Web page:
“I think that’s just my face.”
“Fine. You have to give them something. They’re never going to believe he was just silent while your com malfunctioned.” He looked at me pleadingly. “But please don’t tell them about me or Adina. Can you just say I told you to remain silent? I have two other kids and my wife is gone. I can’t get caught.”
The shuttle jerked to a stop on the ground and I nodded. He didn’t look entirely convinced I wouldn’t rat him out.
“And you can’t tell any of the other Reboots about this,” Leb whispered, his words coming in a rush. “I can’t get any more of them out right now. I came this close to getting caught last time. I’m not risking it again.” He turned to glare at Milo. “Especially when certain people don’t keep their word.”
Milo glared right back as the door slid open to reveal Officer Mayer on the roof, his hands on his hips, anger radiating off his chubby body. Suzanna stood beside him, her anger controlled, if she felt any. She simply lifted her eyebrows at me. A corner of her mouth turned up as she regarded Milo.
I didn’t blame the human for wincing.
“Take him down to interrogation for Suzanna,” Officer Mayer barked to Leb, gesturing at Milo. “Then get down to the debriefing room and wait for me. You, come here!” He screamed the last sentence at me and I bolted out of the shuttle.
He grabbed me by the arm and hauled me down the stairs like I was a child who had run off. He didn’t let go until we reached his ninth-floor office, dropping my arm to shove his key in the lock.
He slammed the door behind him and whirled around to face me, his face so close I could smell his sour breath.
He screamed something at me. I had no idea what it was.
Really. All the humans had lost it.
“I’m sorry, I don’t understand, sir.” I sounded calm.
He took a visible breath. “Why did you take your com out?” he asked through gritted teeth, gesturing to it, still clenched in my hand.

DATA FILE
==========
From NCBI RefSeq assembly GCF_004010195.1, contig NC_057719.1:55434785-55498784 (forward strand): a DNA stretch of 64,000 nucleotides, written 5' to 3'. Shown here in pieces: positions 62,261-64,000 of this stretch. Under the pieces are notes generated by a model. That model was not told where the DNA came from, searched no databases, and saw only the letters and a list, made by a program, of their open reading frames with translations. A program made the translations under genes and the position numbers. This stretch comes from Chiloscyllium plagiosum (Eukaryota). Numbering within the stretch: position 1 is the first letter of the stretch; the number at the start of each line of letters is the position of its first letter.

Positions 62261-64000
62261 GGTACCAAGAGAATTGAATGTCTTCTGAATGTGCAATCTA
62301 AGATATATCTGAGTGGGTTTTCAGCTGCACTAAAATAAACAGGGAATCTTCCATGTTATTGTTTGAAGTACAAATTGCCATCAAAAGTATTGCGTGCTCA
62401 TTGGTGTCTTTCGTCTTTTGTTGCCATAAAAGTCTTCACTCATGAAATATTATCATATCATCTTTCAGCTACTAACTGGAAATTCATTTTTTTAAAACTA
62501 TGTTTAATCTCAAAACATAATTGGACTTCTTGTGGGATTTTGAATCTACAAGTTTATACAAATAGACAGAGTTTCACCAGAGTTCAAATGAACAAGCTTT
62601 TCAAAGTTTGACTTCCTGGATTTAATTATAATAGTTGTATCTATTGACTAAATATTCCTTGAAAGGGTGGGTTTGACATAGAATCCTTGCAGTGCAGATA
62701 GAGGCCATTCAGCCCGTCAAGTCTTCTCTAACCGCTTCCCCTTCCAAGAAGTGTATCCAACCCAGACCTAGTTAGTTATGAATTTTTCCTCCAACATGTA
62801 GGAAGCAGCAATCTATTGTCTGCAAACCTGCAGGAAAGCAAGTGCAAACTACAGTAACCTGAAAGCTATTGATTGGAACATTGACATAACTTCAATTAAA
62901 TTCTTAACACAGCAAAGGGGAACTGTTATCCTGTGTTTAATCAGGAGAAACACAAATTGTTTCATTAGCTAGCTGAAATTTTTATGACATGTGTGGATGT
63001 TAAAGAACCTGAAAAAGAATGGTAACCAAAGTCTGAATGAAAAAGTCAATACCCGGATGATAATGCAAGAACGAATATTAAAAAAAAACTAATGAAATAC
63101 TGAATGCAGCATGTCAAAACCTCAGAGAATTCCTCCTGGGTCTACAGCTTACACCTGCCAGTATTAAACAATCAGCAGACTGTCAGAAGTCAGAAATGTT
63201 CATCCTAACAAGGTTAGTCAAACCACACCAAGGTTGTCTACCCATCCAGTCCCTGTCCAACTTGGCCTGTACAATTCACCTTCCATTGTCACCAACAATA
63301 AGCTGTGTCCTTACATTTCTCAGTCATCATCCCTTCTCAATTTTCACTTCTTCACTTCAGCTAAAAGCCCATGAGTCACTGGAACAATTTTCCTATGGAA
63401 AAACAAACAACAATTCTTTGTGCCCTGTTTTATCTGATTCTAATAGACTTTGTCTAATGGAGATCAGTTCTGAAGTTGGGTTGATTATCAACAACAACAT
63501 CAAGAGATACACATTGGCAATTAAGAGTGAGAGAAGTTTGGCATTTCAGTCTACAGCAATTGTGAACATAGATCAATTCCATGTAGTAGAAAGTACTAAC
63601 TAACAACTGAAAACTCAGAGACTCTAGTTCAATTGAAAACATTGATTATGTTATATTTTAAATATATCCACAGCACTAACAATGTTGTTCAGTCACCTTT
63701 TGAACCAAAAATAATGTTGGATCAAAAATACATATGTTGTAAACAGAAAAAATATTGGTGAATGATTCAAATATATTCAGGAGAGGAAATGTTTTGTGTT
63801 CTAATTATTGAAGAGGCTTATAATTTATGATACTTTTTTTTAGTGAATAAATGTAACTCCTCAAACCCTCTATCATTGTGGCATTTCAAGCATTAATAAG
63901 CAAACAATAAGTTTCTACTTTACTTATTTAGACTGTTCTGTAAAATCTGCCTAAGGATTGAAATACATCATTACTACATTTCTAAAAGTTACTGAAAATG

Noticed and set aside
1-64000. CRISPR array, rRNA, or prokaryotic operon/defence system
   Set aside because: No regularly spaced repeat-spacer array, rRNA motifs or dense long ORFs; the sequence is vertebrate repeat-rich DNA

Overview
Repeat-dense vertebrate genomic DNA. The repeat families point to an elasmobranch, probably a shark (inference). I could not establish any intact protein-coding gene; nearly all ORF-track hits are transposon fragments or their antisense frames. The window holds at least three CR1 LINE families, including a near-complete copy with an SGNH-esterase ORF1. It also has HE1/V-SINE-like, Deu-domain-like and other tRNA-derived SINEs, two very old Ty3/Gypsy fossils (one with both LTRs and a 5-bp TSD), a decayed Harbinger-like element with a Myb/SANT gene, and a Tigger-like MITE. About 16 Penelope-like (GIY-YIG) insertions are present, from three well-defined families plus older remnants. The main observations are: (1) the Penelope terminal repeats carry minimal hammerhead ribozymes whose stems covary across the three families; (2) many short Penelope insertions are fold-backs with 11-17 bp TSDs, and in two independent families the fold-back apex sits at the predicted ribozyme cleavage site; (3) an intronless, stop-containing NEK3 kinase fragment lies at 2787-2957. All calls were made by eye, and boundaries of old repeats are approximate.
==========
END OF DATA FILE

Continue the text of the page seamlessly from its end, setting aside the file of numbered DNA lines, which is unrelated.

“It screeched in my ear. It’s malfunctioning.” I held it out to him. He batted my hand away and the little plastic device skidded across the tile floor and came to a stop underneath his long glass desk.
“And your camera?” Spit flew into my face as he talked and I resisted the urge to wipe my cheeks.
“I don’t know; is it not working?” I asked innocently.
“What happened in that house?”
“The criminal started ranting about a Reboot reservation. Spouting nonsense about wanting to rescue us all. The officer came in since he’d lost communication, and together we took the assignment to the shuttle.”
He wrapped a hand around his fist. I thought he might be preparing to punch me. “And?”
“He kept talking in the shuttle. He said One-fifty-seven didn’t die; he escaped.”
“And?” he growled.
“That’s all. The officer told me not to speak. The human continued yelling about a Reboot reservation.”
“Did he tell you where it was?”
“No.” Not exactly, anyway. Northern Texas wasn’t a thorough description. Everything north of us was a deserted wasteland, as far as I knew.
“Did he say they were going to help you escape?”
“Yes, he mentioned wanting to help me. But I think he was just crazy, sir.”